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Ask Dr. Michael Salkin Your Own Question
Dr. Michael Salkin
Dr. Michael Salkin, Veterinarian
Category: Dog Veterinary
Satisfied Customers: 29692
Experience:  University of California at Davis graduate veterinarian with 45 years of experience
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It's a 10 year old bulldog that has had a previous stroke. s

Customer Question

It's a 10 year old bulldog that has had a previous stroke. His back legs won't work now and he has no bladder control.
JA: I'm sorry to hear that. Have you looked to see if there is a wound on their foot?
Customer: No wounds,neither of his back legs work
JA: The Veterinarian will ask you more detailed questions to find out what is causing this. What is the dog's name?
Customer: Murphy,he won't eat or drink either.
JA: Is there anything else the Veterinarian should be aware of about Murphy?
Customer: No
JA: I'm sending you to a secure page on JustAnswer so you can place the $5 fully refundable deposit now. While you're filling out that form, I'll tell the Veterinarian about your situation and connect you two.
Submitted: 1 year ago.
Category: Dog Veterinary
Expert:  Dr. Michael Salkin replied 1 year ago.

I'm sorry to hear of this with Murphy. I'm afraid that the history you've posted is quite worrisome for reasonable return to function. Here's what you need to know:

The most important prognostic indicator for paralyzed dogs - usually due to degenerative disk disease in a 10 year old bulldog - is the presence or absence of nociception (deep pain). This assessment is always subjective but apparent loss of sensation caudal (toward the tail) to the level of spinal cord injury suggests the possibility for permanent paralysis regardless of treatment. Approximately 50% of dogs in this condition recover if treated with decompressive surgery.

Approximately 90-97% of dogs with intact nociception, even if they're paraplegic or tetraplegic, recover fully or nearly fully with surgical decompression. However, the time frame for recovery is extremely variable (few days to many months).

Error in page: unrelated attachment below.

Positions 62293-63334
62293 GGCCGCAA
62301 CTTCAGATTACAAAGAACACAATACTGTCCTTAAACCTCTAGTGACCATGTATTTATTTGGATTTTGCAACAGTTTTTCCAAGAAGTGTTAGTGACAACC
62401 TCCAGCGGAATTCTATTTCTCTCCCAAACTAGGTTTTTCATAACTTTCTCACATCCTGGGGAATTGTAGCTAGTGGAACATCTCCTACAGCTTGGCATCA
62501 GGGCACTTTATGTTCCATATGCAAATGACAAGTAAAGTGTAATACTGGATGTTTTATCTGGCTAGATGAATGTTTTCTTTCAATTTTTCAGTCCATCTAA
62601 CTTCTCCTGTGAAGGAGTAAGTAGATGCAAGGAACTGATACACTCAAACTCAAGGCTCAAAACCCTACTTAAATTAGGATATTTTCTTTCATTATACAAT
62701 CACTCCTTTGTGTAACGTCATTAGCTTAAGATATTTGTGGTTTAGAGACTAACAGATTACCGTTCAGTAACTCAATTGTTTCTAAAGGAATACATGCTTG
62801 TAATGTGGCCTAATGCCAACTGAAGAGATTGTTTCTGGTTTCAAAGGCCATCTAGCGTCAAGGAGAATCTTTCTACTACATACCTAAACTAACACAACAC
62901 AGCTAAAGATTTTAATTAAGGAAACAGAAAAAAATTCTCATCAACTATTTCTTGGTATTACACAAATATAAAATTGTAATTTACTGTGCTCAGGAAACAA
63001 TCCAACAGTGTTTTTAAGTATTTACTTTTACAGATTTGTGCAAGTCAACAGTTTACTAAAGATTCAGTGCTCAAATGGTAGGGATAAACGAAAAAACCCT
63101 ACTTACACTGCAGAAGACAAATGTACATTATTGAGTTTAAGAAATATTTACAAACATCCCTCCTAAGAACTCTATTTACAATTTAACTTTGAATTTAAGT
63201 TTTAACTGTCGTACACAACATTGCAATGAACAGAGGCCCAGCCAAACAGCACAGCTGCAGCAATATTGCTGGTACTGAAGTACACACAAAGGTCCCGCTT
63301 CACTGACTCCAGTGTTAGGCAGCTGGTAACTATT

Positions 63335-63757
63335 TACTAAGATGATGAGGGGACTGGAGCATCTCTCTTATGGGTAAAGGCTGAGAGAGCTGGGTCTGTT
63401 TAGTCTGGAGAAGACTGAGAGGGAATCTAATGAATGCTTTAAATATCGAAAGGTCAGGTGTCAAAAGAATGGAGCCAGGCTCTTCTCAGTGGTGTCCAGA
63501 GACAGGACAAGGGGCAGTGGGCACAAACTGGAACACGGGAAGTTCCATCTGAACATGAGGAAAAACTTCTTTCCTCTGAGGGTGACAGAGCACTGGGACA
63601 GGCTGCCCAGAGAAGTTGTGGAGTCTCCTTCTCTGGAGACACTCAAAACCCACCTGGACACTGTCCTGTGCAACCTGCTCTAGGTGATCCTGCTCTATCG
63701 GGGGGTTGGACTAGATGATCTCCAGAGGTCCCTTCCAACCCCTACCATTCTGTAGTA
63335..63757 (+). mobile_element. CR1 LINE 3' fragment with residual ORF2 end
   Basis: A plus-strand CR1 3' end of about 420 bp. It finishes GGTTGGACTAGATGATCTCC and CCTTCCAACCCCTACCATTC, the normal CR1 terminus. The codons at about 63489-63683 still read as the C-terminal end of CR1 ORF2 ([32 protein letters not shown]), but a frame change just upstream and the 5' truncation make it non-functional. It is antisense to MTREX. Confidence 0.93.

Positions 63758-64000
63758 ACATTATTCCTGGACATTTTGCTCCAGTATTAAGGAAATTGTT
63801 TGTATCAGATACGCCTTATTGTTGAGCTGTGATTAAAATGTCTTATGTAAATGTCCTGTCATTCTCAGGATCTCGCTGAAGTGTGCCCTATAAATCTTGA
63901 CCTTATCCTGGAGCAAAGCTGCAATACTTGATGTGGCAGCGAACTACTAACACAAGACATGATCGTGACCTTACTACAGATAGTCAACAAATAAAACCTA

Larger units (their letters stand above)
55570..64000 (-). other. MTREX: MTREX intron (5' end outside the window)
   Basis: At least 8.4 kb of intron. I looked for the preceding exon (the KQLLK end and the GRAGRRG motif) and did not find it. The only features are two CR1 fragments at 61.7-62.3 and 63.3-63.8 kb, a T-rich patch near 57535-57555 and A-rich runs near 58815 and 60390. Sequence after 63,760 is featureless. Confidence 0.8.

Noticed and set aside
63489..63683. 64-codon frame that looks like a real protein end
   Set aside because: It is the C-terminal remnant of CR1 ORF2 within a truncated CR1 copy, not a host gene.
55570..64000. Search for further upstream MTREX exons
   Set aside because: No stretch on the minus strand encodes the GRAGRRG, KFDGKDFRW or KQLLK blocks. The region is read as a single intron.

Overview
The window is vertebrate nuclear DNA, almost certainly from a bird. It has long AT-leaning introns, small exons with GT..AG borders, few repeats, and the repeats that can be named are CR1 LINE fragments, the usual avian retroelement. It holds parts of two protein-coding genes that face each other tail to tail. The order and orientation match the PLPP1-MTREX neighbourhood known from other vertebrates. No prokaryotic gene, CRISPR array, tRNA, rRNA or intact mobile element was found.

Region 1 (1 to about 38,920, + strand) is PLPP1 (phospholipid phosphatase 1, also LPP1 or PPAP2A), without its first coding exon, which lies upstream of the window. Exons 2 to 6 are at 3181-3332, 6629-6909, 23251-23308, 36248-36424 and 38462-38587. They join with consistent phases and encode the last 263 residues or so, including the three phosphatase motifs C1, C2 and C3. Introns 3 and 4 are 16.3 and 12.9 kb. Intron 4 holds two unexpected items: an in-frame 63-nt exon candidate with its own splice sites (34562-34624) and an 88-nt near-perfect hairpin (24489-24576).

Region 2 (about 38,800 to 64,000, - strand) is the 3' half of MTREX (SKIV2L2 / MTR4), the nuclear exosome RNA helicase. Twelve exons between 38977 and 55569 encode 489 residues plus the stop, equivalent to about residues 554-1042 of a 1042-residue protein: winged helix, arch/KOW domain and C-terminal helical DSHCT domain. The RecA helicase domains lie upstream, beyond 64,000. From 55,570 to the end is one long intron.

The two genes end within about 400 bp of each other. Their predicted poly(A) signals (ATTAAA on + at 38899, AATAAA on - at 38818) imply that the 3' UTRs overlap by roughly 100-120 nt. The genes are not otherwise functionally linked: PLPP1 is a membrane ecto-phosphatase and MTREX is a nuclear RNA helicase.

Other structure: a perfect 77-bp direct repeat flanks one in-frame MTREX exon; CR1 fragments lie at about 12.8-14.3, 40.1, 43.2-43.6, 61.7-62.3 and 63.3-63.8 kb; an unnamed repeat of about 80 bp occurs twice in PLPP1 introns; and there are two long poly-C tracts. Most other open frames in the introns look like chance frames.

With nonsurgical treatment about 85% of ambulatory and 50% of nonambulatory (but retaining pain perception) dogs ultimately recover.

The recurrence rate (i.e., a new disk extrusion at a different level) is low in nonchondrodystrophic breeds (non "pushed-in faces" breeds), although some of these dogs (especially German shepherds) may have initial signs attributable to disk disease at multiple levels simultaneously. For chondrodysplastic breeds treated with surgical decompression, recurrence rates vary from 5-20%. The recurrence rate for medically managed patients is about 40%.

Dogs with signs attributable to ascending-descending myelomalacia due to bleeding in the spinal cord have a poor prognosis. Murphy's vet needs to assess Murphy's nociception in order for you to know what to expect with Murphy. Unfortunately, his urinary incontinence and anorexia only compound the extensive husbandry needed to support these dogs while they're recovering if, indeed, they can recover. Please respond with further questions or concerns if you wish. I have to leave my computer for 15. hours but promise to reply when I return if need be.